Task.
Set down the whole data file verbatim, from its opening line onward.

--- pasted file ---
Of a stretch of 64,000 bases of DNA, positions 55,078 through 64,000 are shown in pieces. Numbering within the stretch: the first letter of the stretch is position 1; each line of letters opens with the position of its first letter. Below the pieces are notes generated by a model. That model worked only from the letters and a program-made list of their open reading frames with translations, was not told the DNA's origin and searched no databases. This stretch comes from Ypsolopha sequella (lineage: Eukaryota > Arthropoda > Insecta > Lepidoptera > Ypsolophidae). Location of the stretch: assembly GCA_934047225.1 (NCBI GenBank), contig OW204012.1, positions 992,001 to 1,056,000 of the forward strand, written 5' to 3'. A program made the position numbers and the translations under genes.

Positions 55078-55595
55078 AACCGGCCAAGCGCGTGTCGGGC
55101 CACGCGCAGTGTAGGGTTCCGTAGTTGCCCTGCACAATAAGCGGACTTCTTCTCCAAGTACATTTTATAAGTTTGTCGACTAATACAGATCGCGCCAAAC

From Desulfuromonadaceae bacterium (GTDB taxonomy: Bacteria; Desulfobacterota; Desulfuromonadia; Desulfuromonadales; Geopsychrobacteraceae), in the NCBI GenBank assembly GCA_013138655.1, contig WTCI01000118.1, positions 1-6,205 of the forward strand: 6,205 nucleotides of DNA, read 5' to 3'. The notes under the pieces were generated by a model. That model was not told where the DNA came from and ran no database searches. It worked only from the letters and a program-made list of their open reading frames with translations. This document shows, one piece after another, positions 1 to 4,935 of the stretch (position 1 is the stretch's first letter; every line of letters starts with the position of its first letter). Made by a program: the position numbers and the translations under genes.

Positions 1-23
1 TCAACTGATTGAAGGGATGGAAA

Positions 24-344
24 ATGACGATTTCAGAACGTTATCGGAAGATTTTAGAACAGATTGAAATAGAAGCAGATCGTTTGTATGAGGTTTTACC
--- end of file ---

Of a stretch of 64,000 bases of DNA, positions 55,078 through 64,000 are shown in pieces. Numbering within the stretch: the first letter of the stretch is position 1; each line of letters opens with the position of its first letter. Below the pieces are notes generated by a model. That model worked only from the letters and a program-made list of their open reading frames with translations, was not told the DNA's origin and searched no databases. This stretch comes from Ypsolopha sequella (lineage: Eukaryota > Arthropoda > Insecta > Lepidoptera > Ypsolophidae). Location of the stretch: assembly GCA_934047225.1 (NCBI GenBank), contig OW204012.1, positions 992,001 to 1,056,000 of the forward strand, written 5' to 3'. A program made the position numbers and the translations under genes.

Positions 55078-55595
55078 AACCGGCCAAGCGCGTGTCGGGC
55101 CACGCGCAGTGTAGGGTTCCGTAGTTGCCCTGCACAATAAGCGGACTTCTTCTCCAAGTACATTTTATAAGTTTGTCGACTAATACAGATCGCGCCAAAC

From Desulfuromonadaceae bacterium (GTDB taxonomy: Bacteria; Desulfobacterota; Desulfuromonadia; Desulfuromonadales; Geopsychrobacteraceae), in the NCBI GenBank assembly GCA_013138655.1, contig WTCI01000118.1, positions 1-6,205 of the forward strand: 6,205 nucleotides of DNA, read 5' to 3'. The notes under the pieces were generated by a model. That model was not told where the DNA came from and ran no database searches. It worked only from the letters and a program-made list of their open reading frames with translations. This document shows, one piece after another, positions 1 to 4,935 of the stretch (position 1 is the stretch's first letter; every line of letters starts with the position of its first letter). Made by a program: the position numbers and the translations under genes.

Positions 1-23
1 TCAACTGATTGAAGGGATGGAAA

Positions 24-344
24 ATGACGATTTCAGAACGTTATCGGAAGATTTTAGAACAGATTGAAATAGAAGCAGATCGTTTGTATGAGGTTTTACC